precision than those of almost any other department of science, yet many desiderata requisite to its perfection, still remain to be ascertained. The late discovery of several new planets, both primary and secondary, leads us to conclude, that other globes of a similar nature, belonging to our system, may still lie hid in the distant spaces of the firmament. The spheroidal figure of some of the planets—their periods of rotation—the nature of the changes which appear to take place on their surfaces or in their atmospheres—the precise nature of the solar spots, the causes of their changes, and the influence which those changes produce on our earth or atmosphere—the parallax of the fixed stars—the rate of motion of the planetary system in absolute space—the gradual formation of nebularthe nature of variable stars—the number of comets, their periods, the nature of their tails and atmospheres, and their uses in the system of nature—with many other interesting particulars of a similar description, still remain to be ascertained. To determine such objects, requires a multiplicity of long-continued observations in every region of the heavens; and it must be evident, that the more we increase the number of astronomical observers, the greater chance we shall have of acquiring a more accurate and comprehensive knowledge of the bodies which roll in the distant regions of the universe, and of the relations they bear to one another, and to the whole system of nature. This position might be illustrated by a few examples. The surface of Jupiter has been found to be diversified with a variety of spots and belts: the belts, which are considerably darker than the general surface of the planet, are observed to vary in their number, distance, and position. Sometimes only one or two, and sometimes seven or eight belts have been observed; sometimes they are quite distinct, and at other times they seem to run into each other; and, in some instances, the whole surface of this planet has appeared to be covered with small curved belts that were not continuous across his disk. The following figures represent some of the diversified views which Jupiter sometimes exhibits. Fig. 1, is copied from Dr. Long, and appears to be one of the views of this planet taken by the celebrated Cassini. It consists of about nine different belts. Fig. 2, is copied from Schroeter, and exhibits a view of Jupiter about the time of its occultation by the moon, on the 7th of April 1792. Fig. 3, is one of Sir W. Herschel's views of this planet, as it appeared on the 28th May 1780, when the whole disk of Jupiter appeared covered with small curved belts, or rather lines, that were not continuous across his disk. Fig. 4, contains a view which is nearly the appearance which Junior exhibits at present, and which is not much different from his appearance for several years past. These appearances may be seen by a good achromatic telescope, magnifying from 80 to 150 times. These views demonstrate, that changes of considerable magnitude are occasionally taking place, either on the surface or in the atmosphere of this planet, which it would be of some importance to ascertain, in order to our acquiring a more intimate knowledge of the physical constitution of this globe. Now, were a number of observers, in different places, to mark these appearances, and to delineate the aspect of this planet during the space of two or three periodical revolutions,” marking the periods of the different changes, and noting at the same time the positions of his satellites—it might be ascertained, whether these changes are occasioned by tides, which are differently affected according to the position of his moons, or, by immense strata of clouds, or other changes that take place in his atmosphere, or by some great physical revolutions which are occasionally agitating the surface of this planet. The observers of such facts behooved to be numerous, in order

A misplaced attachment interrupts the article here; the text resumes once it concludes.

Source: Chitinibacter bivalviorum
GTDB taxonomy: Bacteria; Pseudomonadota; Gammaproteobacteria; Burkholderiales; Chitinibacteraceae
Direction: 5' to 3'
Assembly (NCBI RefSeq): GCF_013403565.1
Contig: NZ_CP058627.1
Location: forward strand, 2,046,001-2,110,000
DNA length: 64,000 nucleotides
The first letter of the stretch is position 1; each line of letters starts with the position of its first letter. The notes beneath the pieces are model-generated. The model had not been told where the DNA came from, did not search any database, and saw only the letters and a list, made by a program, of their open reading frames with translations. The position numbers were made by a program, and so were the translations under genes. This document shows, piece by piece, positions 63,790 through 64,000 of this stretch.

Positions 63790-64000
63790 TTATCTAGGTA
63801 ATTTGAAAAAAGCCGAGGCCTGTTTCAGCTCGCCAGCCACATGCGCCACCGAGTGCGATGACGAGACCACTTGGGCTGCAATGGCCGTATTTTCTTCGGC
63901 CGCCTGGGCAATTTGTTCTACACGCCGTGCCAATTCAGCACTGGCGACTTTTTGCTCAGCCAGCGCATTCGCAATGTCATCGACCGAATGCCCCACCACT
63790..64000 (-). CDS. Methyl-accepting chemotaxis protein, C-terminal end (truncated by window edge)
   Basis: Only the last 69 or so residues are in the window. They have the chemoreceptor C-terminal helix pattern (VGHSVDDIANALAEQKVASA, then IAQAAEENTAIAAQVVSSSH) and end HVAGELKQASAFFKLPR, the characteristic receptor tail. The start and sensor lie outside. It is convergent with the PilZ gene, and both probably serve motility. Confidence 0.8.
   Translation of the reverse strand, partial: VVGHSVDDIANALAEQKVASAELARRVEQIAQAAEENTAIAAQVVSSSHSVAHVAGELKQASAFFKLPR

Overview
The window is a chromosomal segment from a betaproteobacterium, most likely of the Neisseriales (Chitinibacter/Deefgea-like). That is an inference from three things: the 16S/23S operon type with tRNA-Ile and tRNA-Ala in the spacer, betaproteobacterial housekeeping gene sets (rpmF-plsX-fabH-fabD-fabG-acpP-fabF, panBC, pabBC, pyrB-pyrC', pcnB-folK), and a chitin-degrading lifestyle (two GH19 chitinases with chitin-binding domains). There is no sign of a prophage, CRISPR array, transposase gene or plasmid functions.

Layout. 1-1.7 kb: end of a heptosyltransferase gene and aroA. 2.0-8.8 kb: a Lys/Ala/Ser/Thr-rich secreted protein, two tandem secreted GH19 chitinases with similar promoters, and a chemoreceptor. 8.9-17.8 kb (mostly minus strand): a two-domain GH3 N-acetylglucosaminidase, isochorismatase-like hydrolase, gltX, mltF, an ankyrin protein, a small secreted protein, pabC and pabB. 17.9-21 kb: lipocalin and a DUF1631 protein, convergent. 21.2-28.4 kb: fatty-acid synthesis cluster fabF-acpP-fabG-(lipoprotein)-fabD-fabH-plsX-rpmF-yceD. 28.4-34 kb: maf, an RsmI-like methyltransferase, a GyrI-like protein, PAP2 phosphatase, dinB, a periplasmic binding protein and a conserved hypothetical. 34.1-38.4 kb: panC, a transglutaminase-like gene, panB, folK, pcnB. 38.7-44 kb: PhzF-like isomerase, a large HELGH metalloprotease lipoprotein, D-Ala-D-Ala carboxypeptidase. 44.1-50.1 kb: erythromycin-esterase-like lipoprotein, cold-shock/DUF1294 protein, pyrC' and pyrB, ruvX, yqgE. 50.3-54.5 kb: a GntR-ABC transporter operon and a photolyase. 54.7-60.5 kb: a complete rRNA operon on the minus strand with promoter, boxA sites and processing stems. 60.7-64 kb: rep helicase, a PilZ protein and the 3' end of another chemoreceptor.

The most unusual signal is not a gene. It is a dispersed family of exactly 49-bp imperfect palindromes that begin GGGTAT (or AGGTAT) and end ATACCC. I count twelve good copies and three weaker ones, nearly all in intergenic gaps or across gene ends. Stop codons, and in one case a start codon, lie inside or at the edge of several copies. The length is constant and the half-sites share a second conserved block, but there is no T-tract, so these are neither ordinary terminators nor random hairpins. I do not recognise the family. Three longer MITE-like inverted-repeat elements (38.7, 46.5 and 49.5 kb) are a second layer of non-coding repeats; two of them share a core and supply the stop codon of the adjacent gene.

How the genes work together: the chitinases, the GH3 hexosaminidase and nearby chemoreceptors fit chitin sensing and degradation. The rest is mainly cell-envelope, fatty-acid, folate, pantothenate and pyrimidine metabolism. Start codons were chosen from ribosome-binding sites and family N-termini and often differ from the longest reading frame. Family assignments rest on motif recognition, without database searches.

*The annual or periodical revulution of Jupiter is Completed in about eleven years and ten months.
that the deficiencies of one might be supplied by another, and the general conclusions deduced from a comparison of all the observations taken together; and it would be requisite, that the places of observation be in different countries, that the deficiency of observations in one place, occasioned by a cloudy atmosphere, might be compensated by those made in the serene sky of another. Such a series of observations, although they should not lead to satisfactory conclusions in relation to the particulars now stated, could scarcely fail of throwing some additional light on the nature and constitution of this planet. o
With respect to the planet Venus, the author some time ago ascertained from observation,i that this planet may be distinctly seen in the day-time, at the time of its superior conjunction with the sun, when it presents to the earth a full enlightened hemisphere; provided its geocentric latitude, or distance from the sun's centre at the time be not less than 1943/. This is the only position (except at the time of a transit, which happens only once or twice in a